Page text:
Tag Archives: Mike Ford

Riding for a Better Future

by Mike Ford, Blooming Glen congregation, with Rabbi Nathan Martin

In May 2019, a unique group of bicycle riders will ride from Philadelphia to Washington, D.C. on behalf of Pennsylvania Interfaith Power and Light (PA IPL), a statewide organization dedicated to helping faith communities bring a moral voice to climate change.

There will be a mix of Quaker, Mennonite, Jewish, and nonreligious participants, riding together to promote an awareness of climate change issues and environmental stewardship. In D.C., we’ll join with a group of riders from State College and spend a day on Capitol Hill, meeting with congressional delegations to share our concerns about the need to keep environmental sustainability as a central value in their legislative work.

Mike (3rd from L.), John (4th from L.) and Ben (far R.) and their host family in Newark, DE during the 2018 ride.

Having done the ride in 2018 alongside Mennonite pastors John Stoltzfus and Ben Wideman, I found it a wonderfully educational experience. Each day along the way we met with faith communities to hear their stories of how they were working to make their communities and cities more sustainable. A Presbyterian congregation in Maryland was eager to share how they became certified as an “earth care” congregation by the Presbyterian Church USA movement; a synagogue in Baltimore shared how they are becoming a neighborhood organizing hub for community activities and urban renewal, including environmental advocacy.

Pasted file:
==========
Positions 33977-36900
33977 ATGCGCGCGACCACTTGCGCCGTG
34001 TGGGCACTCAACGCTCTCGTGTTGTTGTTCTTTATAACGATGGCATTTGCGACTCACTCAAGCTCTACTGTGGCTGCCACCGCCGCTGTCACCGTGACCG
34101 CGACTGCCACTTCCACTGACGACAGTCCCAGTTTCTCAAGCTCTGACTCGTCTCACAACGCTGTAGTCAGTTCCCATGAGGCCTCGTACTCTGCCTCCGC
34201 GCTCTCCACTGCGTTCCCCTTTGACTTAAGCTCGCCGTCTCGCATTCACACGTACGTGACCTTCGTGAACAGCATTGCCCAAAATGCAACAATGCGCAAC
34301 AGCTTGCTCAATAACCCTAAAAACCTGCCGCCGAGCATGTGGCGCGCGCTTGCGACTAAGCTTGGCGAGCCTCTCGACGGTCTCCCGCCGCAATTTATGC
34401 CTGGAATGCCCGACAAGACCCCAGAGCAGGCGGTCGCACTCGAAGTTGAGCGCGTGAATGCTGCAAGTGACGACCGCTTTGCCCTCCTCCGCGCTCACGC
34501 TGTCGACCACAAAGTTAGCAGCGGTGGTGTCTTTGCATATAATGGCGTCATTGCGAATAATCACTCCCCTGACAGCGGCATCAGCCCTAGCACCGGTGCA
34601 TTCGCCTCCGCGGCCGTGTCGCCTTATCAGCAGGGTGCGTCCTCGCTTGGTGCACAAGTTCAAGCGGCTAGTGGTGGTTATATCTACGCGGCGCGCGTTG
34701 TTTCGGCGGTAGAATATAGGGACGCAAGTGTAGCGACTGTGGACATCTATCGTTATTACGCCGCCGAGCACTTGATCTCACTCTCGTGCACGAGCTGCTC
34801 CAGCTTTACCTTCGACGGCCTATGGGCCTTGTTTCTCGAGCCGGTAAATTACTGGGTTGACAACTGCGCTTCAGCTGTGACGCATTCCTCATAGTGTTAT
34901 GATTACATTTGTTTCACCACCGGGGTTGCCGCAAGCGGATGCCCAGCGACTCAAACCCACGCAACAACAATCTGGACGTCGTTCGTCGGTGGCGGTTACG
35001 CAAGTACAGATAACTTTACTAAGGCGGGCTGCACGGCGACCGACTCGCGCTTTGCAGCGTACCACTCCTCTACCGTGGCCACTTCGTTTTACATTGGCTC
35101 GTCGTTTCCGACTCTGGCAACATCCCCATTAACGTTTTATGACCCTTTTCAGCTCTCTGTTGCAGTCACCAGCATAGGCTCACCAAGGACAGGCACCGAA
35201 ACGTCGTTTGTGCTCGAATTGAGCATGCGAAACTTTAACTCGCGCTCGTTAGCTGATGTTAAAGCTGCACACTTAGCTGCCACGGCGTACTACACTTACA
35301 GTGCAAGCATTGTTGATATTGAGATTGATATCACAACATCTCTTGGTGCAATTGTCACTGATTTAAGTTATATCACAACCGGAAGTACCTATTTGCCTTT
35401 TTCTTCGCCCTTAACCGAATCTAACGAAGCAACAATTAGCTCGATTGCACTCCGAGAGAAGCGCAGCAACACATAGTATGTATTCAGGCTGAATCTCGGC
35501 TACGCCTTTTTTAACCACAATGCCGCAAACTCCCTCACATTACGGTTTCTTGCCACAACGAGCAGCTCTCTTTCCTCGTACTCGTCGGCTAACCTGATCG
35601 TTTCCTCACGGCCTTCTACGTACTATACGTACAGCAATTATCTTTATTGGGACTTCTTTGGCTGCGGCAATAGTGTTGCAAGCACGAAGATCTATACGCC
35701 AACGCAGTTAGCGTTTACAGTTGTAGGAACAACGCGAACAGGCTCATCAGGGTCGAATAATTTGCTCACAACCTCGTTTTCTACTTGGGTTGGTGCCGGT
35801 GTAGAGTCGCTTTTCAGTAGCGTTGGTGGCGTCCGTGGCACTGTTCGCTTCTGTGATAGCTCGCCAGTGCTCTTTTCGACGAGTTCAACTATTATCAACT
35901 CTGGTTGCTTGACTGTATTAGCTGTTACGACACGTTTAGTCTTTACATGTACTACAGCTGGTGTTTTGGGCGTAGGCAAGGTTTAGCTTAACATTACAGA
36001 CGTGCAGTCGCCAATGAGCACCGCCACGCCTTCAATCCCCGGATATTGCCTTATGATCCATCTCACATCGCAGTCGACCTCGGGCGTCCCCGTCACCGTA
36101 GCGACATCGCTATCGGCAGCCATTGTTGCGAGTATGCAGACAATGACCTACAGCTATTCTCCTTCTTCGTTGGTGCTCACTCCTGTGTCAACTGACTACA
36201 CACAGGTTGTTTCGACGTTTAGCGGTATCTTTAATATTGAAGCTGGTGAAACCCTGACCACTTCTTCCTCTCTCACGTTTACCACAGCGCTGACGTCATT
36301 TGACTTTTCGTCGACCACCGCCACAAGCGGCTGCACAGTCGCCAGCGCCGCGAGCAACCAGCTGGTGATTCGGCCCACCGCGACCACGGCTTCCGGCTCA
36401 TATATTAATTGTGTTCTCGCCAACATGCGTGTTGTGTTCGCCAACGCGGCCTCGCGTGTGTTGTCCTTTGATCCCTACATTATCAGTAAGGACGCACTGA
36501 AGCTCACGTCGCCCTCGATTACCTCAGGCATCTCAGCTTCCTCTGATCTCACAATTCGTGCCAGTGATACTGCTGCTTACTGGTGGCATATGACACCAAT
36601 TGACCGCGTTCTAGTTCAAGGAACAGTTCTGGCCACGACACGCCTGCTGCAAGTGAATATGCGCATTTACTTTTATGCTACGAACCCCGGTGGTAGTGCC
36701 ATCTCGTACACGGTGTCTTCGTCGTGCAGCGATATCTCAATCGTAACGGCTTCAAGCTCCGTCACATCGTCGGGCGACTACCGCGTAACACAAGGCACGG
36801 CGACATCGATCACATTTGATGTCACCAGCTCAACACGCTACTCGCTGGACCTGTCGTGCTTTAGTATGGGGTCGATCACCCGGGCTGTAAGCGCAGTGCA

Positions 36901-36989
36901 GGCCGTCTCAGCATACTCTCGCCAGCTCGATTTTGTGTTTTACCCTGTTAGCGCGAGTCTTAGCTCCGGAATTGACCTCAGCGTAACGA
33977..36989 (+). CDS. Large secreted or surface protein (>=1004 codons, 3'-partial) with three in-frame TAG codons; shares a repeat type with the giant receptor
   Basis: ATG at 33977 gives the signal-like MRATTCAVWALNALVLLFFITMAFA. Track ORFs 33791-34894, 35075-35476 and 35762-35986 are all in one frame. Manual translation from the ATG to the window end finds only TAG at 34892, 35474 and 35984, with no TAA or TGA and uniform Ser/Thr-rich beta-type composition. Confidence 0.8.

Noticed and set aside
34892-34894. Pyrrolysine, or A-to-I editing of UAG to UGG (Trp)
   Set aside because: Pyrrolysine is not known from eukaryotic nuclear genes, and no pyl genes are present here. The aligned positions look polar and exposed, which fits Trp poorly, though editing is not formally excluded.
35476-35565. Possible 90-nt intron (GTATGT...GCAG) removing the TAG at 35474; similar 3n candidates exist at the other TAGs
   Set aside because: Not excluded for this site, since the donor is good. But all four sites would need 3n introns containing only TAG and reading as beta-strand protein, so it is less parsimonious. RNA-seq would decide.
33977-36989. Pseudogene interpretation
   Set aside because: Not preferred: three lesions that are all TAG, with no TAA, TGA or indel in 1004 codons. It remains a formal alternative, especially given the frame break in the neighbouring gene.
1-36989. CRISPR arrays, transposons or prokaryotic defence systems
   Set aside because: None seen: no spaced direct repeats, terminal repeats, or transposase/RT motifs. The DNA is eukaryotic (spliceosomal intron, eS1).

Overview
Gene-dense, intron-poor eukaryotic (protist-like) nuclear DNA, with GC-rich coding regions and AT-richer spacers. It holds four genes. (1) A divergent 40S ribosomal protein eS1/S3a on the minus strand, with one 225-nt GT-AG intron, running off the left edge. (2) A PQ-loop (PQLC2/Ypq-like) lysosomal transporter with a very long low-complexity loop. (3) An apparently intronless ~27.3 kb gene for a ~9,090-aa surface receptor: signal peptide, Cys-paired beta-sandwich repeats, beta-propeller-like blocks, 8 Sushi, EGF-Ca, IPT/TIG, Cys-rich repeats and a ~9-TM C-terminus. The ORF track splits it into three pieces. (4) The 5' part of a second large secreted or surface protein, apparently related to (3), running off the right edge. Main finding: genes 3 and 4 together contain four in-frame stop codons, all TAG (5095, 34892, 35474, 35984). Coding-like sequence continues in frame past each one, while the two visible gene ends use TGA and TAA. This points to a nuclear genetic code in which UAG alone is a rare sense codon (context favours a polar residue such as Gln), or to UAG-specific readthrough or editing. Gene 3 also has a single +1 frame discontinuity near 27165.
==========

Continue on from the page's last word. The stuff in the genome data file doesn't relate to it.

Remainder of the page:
Fixing a flat

I love discovering things and making new friends while on a bicycle. Riding mile after mile alongside two Jewish rabbis, we learned about each other’s faith traditions, finding many common traits such as valuing peace and justice. We were hosted by church/synagogue folks along the route and enjoyed delicious food and gracious hospitality. We met pockets of passionate environmental stewardship folks along the way, all motivated to care for the earth by different faith traditions.